September 20, 2001

Recent Census Data Significantly Understate The Increase in Income Disparities


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On September 25, the Census Bureau will release its annual report on income and poverty trends among families and households in the United States for calendar year 2000. These data are likely to show that poverty declined and household income increased. The new Census report may also show that across the income spectrum, income grew at roughly the same rate for low, middle- and high-income families, which is the pattern shown by the Census data from 1993 to 1999.

Conclusions on recent trends in income disparities should not, however, be based on these Census data. Virtually all analysts agree that a new Congressional Budget Office study is preferable to the Census data in this regard. The CBO data show that recent gains in income have been heavily concentrated among high-income households, and that income disparities have widened considerably.


What Data Should Be Used for Measuring Income Disparities?

There are two primary sources of data on household income — the Census data and Internal Revenue Service (IRS) data. Each has strengths and weaknesses.

The IRS regularly issues data showing annual income trends in adjusted gross income. These data, which are based on income tax returns, are particularly useful in that they include comprehensive income information for people at the top of the income spectrum. Furthermore, these data are taken from a system in which reporting of income is subject to audit and penalties if income is found to have been reported incorrectly. The IRS data do not, however, cover the entire population; they do not cover households that lack adjusted gross income, have negative income, or have incomes so low that they do not file tax returns.

In contrast, the Census data are based upon a voluntary population-based survey. They cover virtually the entire population. However, the standard data on income that the Census Bureau publishes do not include capital gains income, which is a large source of income for high-income individuals. The Census Bureau also places an upper limit on the amount of certain types of income it counts for any individual, disregarding income above these amounts; this is done for confidentiality and other reasons. For example, the highest salary that can be recorded is $999,999. Anyone with a salary above this amount is recorded as having a salary of $999,999. As a result of these and other factors, the Census data significantly understate the income of those at the top of the income spectrum as well as recent increases in income among this group.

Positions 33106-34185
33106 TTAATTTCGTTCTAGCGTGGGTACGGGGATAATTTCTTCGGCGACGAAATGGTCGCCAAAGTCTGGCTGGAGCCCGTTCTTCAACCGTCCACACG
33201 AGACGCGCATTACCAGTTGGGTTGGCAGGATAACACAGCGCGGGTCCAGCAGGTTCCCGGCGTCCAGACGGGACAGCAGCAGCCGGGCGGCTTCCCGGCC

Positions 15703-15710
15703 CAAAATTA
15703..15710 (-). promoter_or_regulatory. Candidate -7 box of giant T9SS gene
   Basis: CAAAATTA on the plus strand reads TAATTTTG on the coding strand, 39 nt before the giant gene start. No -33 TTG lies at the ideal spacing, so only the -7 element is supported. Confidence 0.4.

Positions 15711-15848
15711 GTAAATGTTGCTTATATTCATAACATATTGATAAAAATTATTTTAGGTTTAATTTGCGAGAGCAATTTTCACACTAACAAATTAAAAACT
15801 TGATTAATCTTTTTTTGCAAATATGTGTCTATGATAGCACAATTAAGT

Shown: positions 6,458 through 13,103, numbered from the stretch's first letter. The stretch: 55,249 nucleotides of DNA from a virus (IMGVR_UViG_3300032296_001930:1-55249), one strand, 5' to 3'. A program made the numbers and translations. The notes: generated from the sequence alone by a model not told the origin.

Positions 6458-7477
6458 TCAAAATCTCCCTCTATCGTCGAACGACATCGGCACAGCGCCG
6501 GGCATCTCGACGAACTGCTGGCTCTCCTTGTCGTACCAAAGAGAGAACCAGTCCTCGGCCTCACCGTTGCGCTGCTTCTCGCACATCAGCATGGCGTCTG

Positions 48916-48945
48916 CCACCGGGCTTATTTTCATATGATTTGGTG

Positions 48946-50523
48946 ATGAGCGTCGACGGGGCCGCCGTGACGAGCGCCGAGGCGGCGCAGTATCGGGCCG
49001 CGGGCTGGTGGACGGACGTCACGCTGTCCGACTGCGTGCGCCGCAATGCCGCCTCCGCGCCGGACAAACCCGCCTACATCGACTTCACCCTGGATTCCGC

A third source of information on income and tax trends is a data series that the Congressional Budget Office maintains. CBO combines the best features of both the IRS and Census data to create what most experts would agree is the single best data series on household income.(1) The CBO data series is based heavily on the IRS data for its information about income at the top of the spectrum, while making several improvements in the IRS data, in part by combining it with Census data.


What Are the Recent Trends in Income Disparities?

Table 1 compares recent trends in real income growth (i.e., income growth after adjustment for inflation) among low, middle- and high-income Americans in the data that CBO published to the trends shown in the Census data.(2) The table shows the change in average income between selected years for each fifth of the population.(3) The first row displays the percentage change in average income between 1993, the last year in which income fell due to the most recent recession, and 1999, the last year for which Census data are now available. (Data for 2000 will be released on September 25.) The next category displays both Census and CBO data for the percentage change in income between 1993 and 1997, the last year for which CBO data are available.